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Issue 11 - June July 1999

 Principles of Oil Extraction, Part 1

From the Small Farm Resource page on the net

The extraction of oil from an oil bearing commodity involves some or all of the following steps, depending on the particular commodity to be processed, the scale of operation and the technical options available to the processor.


The first stage of the process sometimes requires the separation of the oil bearing part of the plant be it a nut, fruit or seed. The process is generally referred to as decortication or dehulling. Seeds with thin testa similar to rapeseed or sesame seed can be processed without decortication.


In most cases the oil bearing material is then broken into smaller pieces by pounding in a pestle and mortar or by manual or motorised grinding. When motorised oil expellers are used the decorticated or undecorticated material can often be fed directly to the expeller.


The next step involves heating the oil bearing material, sometimes with the addition of a little water to assist in the rupture of oil bearing cells and in the liberation of oil. At small scale this is carried out in a pan over a fire but mechanised heaters or kettles are available and used in commercial plants small scale heater-Cecoco.

Figure 1 - Small Scale Heater (scorcher) Cecoco


The oil bearing material is now ready for oil extraction. Five basic technical options exist; hot water floatation, ghanis, manual presses, powered expellers and solvent extraction.

Traditional Methods

1.Hot water floatation is probably the simplest method and is still used in many rural areas. The ground material is placed in boiling water and simmered for several hours. On removing from the fire and cooling the oil floats to the surface and is skimmed off. In general the oil is then heated in a shallow pan to drive off the last traces of water. This improve" the keeping quality of the oil as water has a catalytic role in the development of rancidity in oils. The extraction efficiency is generally low, and problems often occur with the formation of oil-water emulsions which makes the final separation difficult. In some cases salt is used to break such emulsions.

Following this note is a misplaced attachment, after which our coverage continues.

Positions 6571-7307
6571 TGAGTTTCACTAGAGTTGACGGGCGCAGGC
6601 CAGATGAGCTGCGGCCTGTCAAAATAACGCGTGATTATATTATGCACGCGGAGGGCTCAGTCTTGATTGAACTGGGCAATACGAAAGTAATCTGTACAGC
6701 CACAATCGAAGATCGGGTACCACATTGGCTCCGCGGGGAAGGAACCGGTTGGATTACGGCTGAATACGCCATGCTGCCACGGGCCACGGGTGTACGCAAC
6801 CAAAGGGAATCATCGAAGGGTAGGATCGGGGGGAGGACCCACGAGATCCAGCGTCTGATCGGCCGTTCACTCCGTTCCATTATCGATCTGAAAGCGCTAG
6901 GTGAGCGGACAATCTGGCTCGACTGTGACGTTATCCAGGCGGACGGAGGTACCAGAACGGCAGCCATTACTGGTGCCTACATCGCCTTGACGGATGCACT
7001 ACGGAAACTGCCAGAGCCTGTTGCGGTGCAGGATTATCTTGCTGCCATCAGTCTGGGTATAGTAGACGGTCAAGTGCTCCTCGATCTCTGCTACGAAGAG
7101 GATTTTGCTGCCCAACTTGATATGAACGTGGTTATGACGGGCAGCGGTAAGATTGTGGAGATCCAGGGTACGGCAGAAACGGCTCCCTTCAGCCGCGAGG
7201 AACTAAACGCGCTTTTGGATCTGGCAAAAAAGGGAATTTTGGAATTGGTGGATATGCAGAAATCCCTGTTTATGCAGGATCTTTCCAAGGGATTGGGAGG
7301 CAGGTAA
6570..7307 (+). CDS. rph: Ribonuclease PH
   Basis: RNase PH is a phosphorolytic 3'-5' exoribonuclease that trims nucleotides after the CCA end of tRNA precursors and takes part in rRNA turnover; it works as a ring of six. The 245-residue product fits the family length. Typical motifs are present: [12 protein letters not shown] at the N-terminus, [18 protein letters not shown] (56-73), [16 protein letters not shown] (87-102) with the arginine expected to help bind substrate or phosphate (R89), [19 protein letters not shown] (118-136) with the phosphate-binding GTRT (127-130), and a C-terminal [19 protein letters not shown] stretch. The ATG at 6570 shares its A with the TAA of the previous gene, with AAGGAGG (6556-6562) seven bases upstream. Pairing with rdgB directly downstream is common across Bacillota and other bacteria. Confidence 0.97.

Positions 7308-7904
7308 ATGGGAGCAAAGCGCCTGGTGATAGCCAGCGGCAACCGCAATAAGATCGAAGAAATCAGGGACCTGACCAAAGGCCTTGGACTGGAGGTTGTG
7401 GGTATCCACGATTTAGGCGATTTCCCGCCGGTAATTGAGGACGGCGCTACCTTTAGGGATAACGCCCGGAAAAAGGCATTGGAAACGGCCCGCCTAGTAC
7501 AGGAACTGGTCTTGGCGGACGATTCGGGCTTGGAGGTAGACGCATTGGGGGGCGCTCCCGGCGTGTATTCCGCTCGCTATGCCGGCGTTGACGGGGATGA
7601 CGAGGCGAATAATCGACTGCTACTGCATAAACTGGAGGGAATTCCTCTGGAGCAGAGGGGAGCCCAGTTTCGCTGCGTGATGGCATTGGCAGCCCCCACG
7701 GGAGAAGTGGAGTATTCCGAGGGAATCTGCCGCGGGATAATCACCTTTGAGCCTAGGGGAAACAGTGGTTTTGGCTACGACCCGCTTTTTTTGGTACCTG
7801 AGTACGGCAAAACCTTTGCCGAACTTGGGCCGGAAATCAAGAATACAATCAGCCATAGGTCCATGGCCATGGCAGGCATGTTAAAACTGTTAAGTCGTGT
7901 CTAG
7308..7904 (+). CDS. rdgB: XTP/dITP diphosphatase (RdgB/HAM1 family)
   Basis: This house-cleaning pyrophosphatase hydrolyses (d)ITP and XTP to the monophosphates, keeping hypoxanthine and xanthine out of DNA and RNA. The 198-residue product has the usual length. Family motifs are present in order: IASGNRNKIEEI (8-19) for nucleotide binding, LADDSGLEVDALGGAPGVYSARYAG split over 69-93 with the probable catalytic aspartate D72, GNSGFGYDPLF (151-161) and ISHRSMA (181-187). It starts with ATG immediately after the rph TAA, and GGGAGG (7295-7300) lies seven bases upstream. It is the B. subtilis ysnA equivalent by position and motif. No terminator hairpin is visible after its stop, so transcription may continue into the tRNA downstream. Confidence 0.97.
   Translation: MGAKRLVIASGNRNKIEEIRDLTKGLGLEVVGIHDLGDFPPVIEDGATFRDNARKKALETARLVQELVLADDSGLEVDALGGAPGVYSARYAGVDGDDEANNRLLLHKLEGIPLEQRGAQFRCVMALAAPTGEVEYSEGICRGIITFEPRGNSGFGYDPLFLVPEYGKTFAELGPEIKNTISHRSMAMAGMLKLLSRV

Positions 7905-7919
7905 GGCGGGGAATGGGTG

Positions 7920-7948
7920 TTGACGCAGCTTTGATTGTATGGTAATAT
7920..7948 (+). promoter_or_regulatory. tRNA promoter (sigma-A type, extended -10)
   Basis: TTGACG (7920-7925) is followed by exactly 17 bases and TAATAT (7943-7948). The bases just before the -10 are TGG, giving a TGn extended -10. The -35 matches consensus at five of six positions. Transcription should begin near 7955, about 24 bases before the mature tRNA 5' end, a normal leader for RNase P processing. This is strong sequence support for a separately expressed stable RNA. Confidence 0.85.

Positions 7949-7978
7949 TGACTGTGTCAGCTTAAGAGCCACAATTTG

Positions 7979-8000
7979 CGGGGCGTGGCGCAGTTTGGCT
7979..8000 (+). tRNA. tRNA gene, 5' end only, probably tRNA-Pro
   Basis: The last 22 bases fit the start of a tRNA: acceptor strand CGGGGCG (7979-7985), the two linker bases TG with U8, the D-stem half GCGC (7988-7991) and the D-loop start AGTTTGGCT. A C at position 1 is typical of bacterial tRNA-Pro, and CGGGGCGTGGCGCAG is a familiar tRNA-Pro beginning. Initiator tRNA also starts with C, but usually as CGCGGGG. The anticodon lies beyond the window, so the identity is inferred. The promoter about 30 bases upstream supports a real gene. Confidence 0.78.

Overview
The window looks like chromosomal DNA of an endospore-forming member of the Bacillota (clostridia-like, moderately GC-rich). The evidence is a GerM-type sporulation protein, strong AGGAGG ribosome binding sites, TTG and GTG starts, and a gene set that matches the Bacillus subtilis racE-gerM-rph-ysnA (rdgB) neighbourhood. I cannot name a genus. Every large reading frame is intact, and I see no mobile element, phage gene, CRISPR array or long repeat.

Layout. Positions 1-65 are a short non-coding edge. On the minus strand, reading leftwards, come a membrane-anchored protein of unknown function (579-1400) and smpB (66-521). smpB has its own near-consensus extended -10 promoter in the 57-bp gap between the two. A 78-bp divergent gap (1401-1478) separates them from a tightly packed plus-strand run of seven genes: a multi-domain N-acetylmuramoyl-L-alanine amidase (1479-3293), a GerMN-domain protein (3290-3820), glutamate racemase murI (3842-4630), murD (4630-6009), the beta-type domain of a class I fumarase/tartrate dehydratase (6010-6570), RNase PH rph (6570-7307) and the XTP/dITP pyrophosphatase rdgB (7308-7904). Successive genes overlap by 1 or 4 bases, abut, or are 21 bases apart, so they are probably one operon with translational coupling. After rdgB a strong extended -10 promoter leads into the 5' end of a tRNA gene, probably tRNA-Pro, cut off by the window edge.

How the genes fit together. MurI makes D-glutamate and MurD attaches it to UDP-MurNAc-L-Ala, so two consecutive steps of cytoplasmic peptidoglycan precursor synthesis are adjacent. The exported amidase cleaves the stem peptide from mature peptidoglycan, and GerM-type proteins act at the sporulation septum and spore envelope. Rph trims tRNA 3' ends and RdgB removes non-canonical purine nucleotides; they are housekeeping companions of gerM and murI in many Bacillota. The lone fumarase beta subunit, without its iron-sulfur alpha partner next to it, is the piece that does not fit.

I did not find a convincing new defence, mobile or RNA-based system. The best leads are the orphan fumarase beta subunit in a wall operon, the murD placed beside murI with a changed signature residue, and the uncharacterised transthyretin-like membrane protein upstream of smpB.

2.In many countries a large rotating pestle and mortar system known as a ghani is used for oil extraction. Ghanis are powered by animals or motors (power-ghanis) although sometimes human power is used. The mortar is firmly fixed in the ground and as the pestle rotates oil is released by friction and pressure and runs out of a small aperture at the base of the mortar. A typical one bullock ghani can process 40kg of material/day. In the case of power-ghanis either the pestle or mortar is fixed, the other rotating. Power ghanis usually are operated in pairs and have a typical capacity of 100 kg/day. The extraction efficiency is generally greater than animal units.